Friday, November 6, 2009

East Walker River

The East Walker is a beautiful stream fed by Sierra snowmelt. The river begins in California below Bridgeport Reservoir before crossing the Nevada border and feeding the high desert ranches. The river has become popular due to recent magazine publicity but it is remote enough to prevent overcrowding and long enough to spread out the pressure.

I had not been to the East Walker for a few years so I was excited when Doug said he was going to help electroshock and be a part of the weekly video for the Nevada Division of Wildlife. After cordially inviting myself we jumped in the truck and went to meet the NDOW team. Doug and Chris Vasey were the stars of this episode so I stayed back and fished behind them, doing my best to avoid any contact with the camera. I even brought my own camera and spent some time working on my photography skills.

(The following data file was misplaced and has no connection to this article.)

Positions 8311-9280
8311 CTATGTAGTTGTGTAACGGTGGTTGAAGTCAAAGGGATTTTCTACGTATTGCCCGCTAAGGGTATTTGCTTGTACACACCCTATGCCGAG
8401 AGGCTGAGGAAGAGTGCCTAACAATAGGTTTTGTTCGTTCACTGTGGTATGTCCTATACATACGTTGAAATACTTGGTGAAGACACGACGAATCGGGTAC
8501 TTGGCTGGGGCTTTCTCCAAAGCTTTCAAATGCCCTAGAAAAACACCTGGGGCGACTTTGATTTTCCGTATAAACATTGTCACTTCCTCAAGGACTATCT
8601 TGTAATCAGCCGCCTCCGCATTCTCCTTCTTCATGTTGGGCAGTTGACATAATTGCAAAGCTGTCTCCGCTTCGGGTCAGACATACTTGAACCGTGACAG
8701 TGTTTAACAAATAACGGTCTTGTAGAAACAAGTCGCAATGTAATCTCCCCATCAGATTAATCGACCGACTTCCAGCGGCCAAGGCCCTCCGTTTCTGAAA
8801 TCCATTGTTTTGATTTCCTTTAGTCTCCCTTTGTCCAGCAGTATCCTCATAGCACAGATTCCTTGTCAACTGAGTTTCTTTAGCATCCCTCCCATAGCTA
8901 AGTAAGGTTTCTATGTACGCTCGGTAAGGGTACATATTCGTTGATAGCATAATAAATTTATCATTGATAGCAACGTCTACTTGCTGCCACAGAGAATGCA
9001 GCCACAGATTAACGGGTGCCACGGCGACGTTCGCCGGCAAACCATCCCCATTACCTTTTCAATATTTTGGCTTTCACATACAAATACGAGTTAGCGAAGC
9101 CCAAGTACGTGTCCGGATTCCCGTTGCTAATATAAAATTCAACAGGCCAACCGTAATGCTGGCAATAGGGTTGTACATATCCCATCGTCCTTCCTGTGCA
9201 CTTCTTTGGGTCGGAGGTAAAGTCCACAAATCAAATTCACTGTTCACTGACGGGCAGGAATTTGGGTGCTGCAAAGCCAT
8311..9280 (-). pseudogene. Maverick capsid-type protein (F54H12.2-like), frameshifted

We all caught a fair number of browns and rainbows in the 10-15" range before Chris began working a nice stretch while Doug stood back and did some coaching. Chris hooked and landed several fish in the run, including a beautiful 21" brown. After the excitement of a big fish in small water we all walked downstream for the electroshocking.
















I had never witnessed an electroshocking before and I was surprised at the results. When they began shocking, tons of small fish were raised from every bit of river. When they hit the deep tailout of a run, big fish came to the nets. Several browns over 20" with the biggest being 22.5" were measured and released. I had a great time and enjoyed having the opportunity to meet new people while doing some fishing and photographing.







2 comments:

Rebecca said...

That sounds and looks like an amazing day.
I must say, your photography is some of the best I've come across in all the blogs I've visited. Well done.

Zach said...

Thanks Rebecca. I have been working hard on developing my photography skills. There are definitely a few other blogs with some awesome stuff though, including yours.